12.201/501 ESSENTIALS OF GEOPHYSICS Fall 2002
Instructor: Prof. Bradford H. Hager Office: 54-622
Phone: (O) 253-0126
TA: Shawn Lawrence 54-625 #3-1909 email@example.com
This course is designed to be a survey of the various subdisciplines of geophysics (geodesy, geomagnetism, seismology, and geodynamics). No prior background in Earth sciences is assumed, but students should be comfortable with vector calculus, classical mechanics, and potential field theory.
Class is scheduled to meet in room 54-317 at 9-10 MWF.
Grades for the class will be based on the scores from homework assignments (approx. 8 during the course of the term) (50%) and a final exam/quiz (50%). No mid-term exam will be given. You are encouraged to discuss problem sets to help each other on approaches to problems. However, do not copy answers from each other or from solution sets. (Unless indicated otherwise, homework is due one week after it is assigned.)
I will not use one single text book, but for further reading I recommend the text books listed below. Rather detailed lecture notes, mainly written in previous years by Rob van der Hilst, Frederik Simons and Maria Zuber, will reside on the web:
Problem Set 1. Due Friday, September 13:
Problem Set 2. Due Friday, September 20:
Problem Set 3. Due Friday, October 4:
Problem Set 4. Due Friday, October 11:
Problem Set 5. Due Wednesday, October 23:
Problem Set 6. Due Wednesday, November 6:
Problem Set 7. Due Friday, Dec. 6 (extended to Dec. 11):
Stacey "Physics of the Earth" (3rd edition, 1992) (Good text for potential field theory, gravity + geomagnetism, meteorites, and it has very useful appendices, good problems, not good for seismology; we will go through most of this book).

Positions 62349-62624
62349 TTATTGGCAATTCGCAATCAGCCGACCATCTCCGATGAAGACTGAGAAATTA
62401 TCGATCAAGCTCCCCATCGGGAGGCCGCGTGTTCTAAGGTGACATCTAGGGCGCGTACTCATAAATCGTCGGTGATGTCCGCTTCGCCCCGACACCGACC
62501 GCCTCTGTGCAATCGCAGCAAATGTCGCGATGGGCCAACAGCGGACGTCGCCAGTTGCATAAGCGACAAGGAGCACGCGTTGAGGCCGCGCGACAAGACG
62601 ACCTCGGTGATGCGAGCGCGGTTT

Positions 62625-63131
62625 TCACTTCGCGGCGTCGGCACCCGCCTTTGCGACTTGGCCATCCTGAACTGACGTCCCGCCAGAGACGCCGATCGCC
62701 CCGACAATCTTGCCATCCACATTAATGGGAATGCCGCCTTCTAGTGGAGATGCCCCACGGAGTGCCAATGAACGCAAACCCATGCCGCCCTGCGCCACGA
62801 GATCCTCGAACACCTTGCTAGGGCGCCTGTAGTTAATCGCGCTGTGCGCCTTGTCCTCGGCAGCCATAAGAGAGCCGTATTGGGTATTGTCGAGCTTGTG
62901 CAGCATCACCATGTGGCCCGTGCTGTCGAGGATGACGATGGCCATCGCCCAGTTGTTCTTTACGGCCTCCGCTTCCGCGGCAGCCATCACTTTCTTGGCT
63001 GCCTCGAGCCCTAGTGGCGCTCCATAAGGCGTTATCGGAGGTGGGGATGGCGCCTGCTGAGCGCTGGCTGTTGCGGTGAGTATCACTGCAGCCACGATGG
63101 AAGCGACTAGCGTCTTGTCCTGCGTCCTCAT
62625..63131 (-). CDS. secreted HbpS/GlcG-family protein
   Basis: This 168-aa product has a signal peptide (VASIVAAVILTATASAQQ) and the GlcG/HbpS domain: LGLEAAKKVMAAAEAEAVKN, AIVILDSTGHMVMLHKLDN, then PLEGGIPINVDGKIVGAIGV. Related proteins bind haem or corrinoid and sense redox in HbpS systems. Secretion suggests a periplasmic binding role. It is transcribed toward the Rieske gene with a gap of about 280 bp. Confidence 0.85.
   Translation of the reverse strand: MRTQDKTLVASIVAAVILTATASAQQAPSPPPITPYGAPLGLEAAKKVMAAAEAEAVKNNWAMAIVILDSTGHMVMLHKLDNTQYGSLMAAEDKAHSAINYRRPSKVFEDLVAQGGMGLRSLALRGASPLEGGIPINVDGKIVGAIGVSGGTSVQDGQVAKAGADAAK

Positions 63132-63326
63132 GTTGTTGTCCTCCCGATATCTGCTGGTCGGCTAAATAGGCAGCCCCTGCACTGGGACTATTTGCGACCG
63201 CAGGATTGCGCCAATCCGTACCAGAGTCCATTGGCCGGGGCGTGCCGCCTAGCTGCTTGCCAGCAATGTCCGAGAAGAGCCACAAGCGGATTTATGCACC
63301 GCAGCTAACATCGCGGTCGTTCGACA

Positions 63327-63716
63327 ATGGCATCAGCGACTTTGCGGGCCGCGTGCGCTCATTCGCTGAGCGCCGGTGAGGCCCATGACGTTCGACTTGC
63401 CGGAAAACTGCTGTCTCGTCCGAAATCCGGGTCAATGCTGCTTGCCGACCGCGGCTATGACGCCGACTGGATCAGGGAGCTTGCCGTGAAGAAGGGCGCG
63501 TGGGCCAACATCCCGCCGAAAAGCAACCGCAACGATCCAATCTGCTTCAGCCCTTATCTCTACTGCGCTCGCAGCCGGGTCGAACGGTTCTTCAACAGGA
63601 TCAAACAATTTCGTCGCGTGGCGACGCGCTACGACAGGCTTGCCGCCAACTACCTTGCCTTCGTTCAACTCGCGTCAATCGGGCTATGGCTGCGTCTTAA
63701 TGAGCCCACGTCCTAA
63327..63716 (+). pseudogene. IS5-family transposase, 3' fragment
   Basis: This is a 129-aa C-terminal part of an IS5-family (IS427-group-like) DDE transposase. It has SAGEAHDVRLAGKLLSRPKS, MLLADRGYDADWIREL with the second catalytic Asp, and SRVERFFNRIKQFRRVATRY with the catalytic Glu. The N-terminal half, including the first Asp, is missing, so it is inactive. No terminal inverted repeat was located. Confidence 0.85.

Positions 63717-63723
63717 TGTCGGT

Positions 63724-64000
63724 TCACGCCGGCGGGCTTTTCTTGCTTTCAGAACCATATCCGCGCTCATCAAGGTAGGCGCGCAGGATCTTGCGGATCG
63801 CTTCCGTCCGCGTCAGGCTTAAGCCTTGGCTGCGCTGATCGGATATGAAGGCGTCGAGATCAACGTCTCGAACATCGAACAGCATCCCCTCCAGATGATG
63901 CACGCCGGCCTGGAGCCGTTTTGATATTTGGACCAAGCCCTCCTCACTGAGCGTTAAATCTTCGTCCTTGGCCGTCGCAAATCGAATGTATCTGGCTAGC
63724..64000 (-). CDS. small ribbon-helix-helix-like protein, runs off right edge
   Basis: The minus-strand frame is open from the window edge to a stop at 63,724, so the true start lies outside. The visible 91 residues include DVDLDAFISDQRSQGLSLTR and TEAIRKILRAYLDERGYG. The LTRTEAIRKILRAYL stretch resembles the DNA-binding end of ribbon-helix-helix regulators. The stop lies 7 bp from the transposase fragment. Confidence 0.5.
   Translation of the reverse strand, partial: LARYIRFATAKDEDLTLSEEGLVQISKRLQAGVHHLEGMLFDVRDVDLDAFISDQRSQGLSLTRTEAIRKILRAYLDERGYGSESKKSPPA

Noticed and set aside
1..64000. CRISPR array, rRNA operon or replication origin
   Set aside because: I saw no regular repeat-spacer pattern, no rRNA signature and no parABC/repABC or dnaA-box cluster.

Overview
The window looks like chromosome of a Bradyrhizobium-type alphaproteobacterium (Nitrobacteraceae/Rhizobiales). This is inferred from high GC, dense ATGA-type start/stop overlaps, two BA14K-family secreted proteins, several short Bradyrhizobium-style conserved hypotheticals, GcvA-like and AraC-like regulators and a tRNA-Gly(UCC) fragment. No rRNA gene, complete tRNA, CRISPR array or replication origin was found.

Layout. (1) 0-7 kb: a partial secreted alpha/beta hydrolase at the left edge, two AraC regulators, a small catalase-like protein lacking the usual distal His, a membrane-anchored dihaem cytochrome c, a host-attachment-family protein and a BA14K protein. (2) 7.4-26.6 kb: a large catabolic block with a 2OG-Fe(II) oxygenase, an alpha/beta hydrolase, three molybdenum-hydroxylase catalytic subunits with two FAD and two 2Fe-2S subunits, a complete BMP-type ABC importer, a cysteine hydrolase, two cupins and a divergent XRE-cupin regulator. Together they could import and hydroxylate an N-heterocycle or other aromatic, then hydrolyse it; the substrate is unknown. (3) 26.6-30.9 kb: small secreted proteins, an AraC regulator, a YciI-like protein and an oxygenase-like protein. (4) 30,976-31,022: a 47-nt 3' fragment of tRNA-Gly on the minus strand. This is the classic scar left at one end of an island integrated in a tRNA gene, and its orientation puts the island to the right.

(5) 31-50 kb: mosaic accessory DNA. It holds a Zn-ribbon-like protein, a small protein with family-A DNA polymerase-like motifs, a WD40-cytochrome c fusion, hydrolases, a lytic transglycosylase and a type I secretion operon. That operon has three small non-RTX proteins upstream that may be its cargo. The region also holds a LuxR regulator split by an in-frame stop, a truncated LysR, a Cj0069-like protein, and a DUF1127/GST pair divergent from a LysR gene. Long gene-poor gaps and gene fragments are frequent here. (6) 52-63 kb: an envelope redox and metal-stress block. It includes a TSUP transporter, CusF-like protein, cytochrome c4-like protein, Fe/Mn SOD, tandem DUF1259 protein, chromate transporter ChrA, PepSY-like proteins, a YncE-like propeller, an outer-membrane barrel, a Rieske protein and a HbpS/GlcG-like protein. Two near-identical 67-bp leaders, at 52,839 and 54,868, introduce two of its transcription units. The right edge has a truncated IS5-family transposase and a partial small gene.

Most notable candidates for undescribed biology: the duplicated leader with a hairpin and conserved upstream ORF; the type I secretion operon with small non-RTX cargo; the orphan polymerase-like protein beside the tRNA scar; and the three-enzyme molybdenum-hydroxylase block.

Sleep & Fujita Principles of Geophysics" (Blackwell Science, 586 pp, 1997) (New; Looks like a good text book for this course and I will cover most of the material presented herein; very useful source of literature for further reference; no problem sets).
Turcotte & Schubert "Geodynamics: Applications of continuum physics to geological problems" (Wiley & Sons, 450 pp., 1982) (A 'classic' reference text for gravity, thermal state of earth, heat flow, flexure, thermal convection; derives most equations)
Fowler "The solid Earth: Introduction to global geophysics" (Cambridge University Press, 472 pp., 1990) (Nice overview of the field, useful appendices, but often lacks fundamental math + physics)
Lay & Wallace "Modern Global Seismology" (very good introduction to modern seismology, big plus is the use of many examples from recent seismological research; theory not as rigorous as, for instance, Aki & Richards, but adequate for this class).
Anderson "Theory of the Earth" (very good reference book for chemistry and thermodynamics)
Merrill et al., “The magnetic field of the Earth” (observational and theoretical aspects of Earth’s magnetic field.)
Lowrie “Fundamentals of Geophysics” (Good reference book to have on your shelf; Follows same lines as I do in class)